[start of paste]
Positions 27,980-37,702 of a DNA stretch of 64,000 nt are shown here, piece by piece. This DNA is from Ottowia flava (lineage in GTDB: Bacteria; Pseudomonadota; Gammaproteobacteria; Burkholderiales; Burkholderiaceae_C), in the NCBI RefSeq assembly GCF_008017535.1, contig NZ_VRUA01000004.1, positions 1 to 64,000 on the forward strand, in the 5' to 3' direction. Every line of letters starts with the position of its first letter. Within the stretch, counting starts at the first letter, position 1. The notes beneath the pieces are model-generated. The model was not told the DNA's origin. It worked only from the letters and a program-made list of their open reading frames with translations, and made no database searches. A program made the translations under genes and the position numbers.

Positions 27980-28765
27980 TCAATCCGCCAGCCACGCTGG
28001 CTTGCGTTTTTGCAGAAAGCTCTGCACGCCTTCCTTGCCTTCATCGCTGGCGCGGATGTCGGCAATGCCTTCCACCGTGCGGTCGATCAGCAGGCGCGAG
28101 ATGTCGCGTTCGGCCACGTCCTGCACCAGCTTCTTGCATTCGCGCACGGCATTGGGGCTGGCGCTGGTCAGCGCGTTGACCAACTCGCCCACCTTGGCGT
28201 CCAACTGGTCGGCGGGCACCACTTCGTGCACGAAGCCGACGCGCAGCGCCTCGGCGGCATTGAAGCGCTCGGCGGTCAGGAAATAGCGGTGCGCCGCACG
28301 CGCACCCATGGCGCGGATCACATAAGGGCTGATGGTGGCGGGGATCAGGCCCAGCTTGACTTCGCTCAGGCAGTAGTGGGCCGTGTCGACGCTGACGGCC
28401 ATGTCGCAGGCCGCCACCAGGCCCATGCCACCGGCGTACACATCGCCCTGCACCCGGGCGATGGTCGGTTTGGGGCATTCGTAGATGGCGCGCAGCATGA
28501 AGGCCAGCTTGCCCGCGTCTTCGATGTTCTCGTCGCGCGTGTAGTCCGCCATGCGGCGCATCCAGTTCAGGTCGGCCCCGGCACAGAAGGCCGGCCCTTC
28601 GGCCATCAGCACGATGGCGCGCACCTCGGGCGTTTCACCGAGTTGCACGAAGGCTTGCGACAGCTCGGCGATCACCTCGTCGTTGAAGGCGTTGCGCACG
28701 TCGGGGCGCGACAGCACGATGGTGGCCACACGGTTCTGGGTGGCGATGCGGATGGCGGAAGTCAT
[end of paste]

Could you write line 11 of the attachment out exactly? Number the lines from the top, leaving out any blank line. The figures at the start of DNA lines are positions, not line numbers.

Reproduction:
28701 TCGGGGCGCGACAGCACGATGGTGGCCACACGGTTCTGGGTGGCGATGCGGATGGCGGAAGTCAT